Observations on H.R. 1628 Passed May 4, 2017: The American Health Care Act of 2017 Passed by the U.S. House of Representatives
As widely observed, on May 4, 2017 the U.S. House Representatives by a vote of 217-to-213 approved H.R. 1628, legislation that if enacted by the Senate, would repeal or delay taxes enacted by the Patient Protection and Affordable Care Act (the “ACA”). As the legislation now proceeds to the Senate, significant modifications are expected. However, if the legislation would be signed into law as drafted, among other repeal provisions, it would
- eliminate the 3.8% tax on the net investment income (“NII”) of individuals, estates, and trusts with incomes above specified amounts;
- repeal the increase in the income threshold used to determine whether an individual may claim an itemized deduction for unreimbursed medical expenses;
- allow taxpayers to claim an itemized deduction for unreimbursed expenses medical expenses that exceed 7.5% (10% under current law) of adjusted gross income; and
- repeal the additional Medicare tax that is currently imposed on certain employees and self-employed individuals with wages or self-employment income above specified thresholds.
What is the legislation’s potential effect on estimated federal spending, revenue, and deficits and current health insurance coverages and premiums?
Estimated Spending and Revenue Effects
Not widely cited is the joint Congressional Budget Office (“CBO”) and the staff of the Joint Committee on Taxation (“JCT”) estimate of the direct spending and revenue effects of H.R. 1628 as posted on the website of the House Committee on Rules on March 22, 2017. This estimate reflected smaller savings over the next 10 years than the estimate the CBO previously issued for House Ways and Means Committee and the House Committee on Energy and Commerce, although the estimated effects on health insurance coverage and on premiums for health insurance are similar to those estimated for by Committees. Therefore, while there is no certainty of spending and revenue outcomes with the May 4 version of H.R. 1628, there is even greater uncertainty of the bill’s content and passage in the Senate.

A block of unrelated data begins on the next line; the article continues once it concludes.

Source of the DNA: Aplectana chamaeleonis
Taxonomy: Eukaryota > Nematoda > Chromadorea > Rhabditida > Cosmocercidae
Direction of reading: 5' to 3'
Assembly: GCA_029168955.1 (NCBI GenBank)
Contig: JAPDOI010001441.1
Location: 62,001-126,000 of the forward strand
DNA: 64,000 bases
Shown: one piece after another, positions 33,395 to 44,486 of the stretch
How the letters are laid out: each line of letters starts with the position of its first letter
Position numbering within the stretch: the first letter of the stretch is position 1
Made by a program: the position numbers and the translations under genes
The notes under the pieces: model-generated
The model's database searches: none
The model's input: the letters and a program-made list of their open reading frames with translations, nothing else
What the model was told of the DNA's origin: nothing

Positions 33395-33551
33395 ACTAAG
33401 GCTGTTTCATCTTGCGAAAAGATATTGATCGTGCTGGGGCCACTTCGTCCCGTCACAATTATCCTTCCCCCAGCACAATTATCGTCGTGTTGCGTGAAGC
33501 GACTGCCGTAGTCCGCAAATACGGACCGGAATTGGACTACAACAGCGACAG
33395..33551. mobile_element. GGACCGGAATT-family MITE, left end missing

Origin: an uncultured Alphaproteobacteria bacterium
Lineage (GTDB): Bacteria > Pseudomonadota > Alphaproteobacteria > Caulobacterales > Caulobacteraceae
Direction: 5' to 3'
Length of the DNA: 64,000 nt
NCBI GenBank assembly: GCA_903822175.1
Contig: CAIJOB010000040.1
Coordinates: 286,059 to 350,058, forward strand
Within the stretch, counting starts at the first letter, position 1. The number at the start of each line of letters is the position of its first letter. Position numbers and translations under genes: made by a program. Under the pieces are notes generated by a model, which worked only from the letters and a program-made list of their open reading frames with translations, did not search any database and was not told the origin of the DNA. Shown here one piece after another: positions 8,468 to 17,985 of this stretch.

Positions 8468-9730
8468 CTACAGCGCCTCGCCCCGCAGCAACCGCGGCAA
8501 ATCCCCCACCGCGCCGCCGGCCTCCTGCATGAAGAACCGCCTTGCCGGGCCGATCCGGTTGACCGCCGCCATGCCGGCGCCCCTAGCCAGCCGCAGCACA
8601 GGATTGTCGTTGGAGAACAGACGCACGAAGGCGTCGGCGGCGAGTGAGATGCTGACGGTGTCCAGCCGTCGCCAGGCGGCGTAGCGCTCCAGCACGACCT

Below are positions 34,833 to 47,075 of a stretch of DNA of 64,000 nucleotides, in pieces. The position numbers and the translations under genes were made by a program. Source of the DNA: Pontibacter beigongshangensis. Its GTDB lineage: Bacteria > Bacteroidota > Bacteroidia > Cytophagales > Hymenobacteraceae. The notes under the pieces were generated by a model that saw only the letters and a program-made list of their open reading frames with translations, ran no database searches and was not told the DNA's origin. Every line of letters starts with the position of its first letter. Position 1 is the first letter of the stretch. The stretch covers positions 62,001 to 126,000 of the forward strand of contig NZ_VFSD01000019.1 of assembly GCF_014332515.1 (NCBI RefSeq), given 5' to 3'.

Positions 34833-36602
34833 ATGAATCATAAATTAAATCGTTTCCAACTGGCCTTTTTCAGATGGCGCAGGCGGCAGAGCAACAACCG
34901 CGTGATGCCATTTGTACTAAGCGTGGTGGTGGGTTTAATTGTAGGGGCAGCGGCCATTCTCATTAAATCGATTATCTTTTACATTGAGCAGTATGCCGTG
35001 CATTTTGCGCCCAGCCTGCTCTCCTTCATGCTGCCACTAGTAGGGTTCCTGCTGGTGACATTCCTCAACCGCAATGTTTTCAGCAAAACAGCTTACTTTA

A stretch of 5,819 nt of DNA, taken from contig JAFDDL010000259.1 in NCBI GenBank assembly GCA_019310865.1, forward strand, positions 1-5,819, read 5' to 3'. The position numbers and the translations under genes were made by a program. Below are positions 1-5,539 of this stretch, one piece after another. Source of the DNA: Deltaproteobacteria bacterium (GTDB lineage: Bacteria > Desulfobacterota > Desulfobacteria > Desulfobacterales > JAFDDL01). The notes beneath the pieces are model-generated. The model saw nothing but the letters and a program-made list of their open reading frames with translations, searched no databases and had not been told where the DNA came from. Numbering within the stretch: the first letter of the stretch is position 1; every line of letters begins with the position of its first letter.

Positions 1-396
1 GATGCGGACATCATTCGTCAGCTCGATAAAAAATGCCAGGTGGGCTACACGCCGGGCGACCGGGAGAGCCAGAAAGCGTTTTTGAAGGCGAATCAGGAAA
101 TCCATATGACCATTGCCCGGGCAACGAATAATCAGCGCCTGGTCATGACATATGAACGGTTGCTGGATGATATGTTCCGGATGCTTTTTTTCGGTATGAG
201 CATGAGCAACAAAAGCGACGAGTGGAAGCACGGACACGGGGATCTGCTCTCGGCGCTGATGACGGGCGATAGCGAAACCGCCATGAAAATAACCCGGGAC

The Estimated Effects on Federal Deficits
Despite the uncertainty of H.R. 1628, there are estimates as to the impact of the legislation on federal deficits according to the March 2017 CBO and JCT estimate. The Senate will undoubtedly consider these estimates and the call on May 4 for revised estimates, in advance of any Senate action. As presently forecasted, however, enacting H.R. 1628 would reduce federal deficits by $150 billion over the 2017-2026 period; this reduction is the net result of a $1,150 billion reduction in spending, partly offset by a reduction in tax revenues. The provisions dealing with health insurance coverage would reduce deficits by $883 billion; the noncoverage provisions would increase deficits by $733 billion, mostly by reducing revenues.
The Effects on Health Insurance Coverage
In March 2017, the CBO and JCT estimated that in 2018 14 million more people would be uninsured under H.R 1628 than under current law. The increase in the number of uninsured people relative to the number under current law would reach 21 million in 2020 and 24 million in 2026. In 2026, an estimated 52 million people under age 65 would be uninsured, compared with 28 million who would lack insurance that year under current law.
Effects on Premiums
H.R. 1628, with the proposed amendments, would tend to increase average premiums in the nongroup market before 2020 and lower average premiums thereafter, relative to projections under current law. In 2018 and 2019, according to CBO and JCT’s March 2017 estimates, average premiums for single policyholders in the nongroup market would be 15% to 20% higher under the legislation than under current law. By 2026, average premiums for single policyholders in the nongroup market would be roughly 10% lower than under current law.